Paul "Buggy" Buff, of Nashville, Tennessee, passed away on March 14th at his farm in Alabama, at the age of 78. A friend of Frank Zappa's who ran a West Coast recording studio in the 1960s and one of the last of the inventor/entrepreneurs, he is best known to photographers as the folksy founder and owner of the photographic lighting company which bears his name. He manufactured and marketed several lines of studio monoblock flash units that were innovative and powerful but always bargain-priced, such as the "Alien Bees" line.
Studio "strobes" as they were traditionally called have became less important to many photographers as ISOs skyrocketed in the digital age and on-camera flashes became more powerful and controllable and began to double as off-camera flashes as well (the concept behind the well-known enthusiast website Strobist.) Monoblocks (as opposed to pack-and-head systems which separate the electronics from the flash head) remain a flexible and simple-to-operate option, portable and versatile as well as fun to experiment with.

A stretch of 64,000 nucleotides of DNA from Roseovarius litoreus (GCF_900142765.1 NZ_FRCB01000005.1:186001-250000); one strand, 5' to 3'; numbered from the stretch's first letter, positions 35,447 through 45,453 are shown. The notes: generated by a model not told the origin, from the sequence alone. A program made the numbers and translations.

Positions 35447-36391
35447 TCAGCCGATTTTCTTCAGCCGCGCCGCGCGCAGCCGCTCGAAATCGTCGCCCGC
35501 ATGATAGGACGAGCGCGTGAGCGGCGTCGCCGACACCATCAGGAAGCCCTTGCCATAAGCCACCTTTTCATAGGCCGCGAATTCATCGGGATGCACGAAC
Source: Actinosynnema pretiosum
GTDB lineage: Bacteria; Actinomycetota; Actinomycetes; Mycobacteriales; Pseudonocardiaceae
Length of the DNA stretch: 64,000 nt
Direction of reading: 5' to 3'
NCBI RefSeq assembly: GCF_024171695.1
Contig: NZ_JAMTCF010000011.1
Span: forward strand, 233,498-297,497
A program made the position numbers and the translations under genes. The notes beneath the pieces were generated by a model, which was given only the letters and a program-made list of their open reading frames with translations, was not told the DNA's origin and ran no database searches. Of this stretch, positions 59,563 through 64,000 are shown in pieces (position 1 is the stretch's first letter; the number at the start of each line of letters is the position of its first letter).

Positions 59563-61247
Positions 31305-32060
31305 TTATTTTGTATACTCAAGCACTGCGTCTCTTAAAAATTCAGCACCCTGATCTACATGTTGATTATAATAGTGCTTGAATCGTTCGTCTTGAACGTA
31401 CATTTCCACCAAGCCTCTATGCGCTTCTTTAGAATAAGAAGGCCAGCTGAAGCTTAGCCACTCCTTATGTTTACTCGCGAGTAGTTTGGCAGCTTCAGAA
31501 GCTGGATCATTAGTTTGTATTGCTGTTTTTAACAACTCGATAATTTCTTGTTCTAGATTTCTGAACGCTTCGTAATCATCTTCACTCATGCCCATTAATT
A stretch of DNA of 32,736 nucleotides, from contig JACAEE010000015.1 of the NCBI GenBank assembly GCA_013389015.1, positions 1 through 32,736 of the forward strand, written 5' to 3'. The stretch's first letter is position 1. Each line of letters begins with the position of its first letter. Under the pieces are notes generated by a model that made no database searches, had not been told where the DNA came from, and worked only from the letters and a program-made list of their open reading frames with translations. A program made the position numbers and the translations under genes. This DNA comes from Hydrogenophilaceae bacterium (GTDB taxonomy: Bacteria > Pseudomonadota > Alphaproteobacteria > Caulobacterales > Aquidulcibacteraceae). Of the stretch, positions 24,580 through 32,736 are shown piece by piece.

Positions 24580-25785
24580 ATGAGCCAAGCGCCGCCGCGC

The company will continue in business.
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Michael Tapes: "Paul Buff was one of those genius people that grace the world. He made tremendous impact in the world of professional audio as well as photographic lighting. I only knew him casually, but used his products, both as a youth in the recording studio (he designed the first noise gate which was called Kepex), as well as in my photographic exploits (he broke apart the studio lighting price/performance world with his White Lighting strobe lights).
"In addition to being a great product designer and music producer, he was also a marketing genius, again, breaking traditional molds and creating innovation. I almost went to work for him several years ago to head production, but we did not come to terms (and I doubt that I would have moved to Nashville). Like most genius type of folk, he was eclectic and eccentric. Thanks for your stuff, Paul. R.I.P."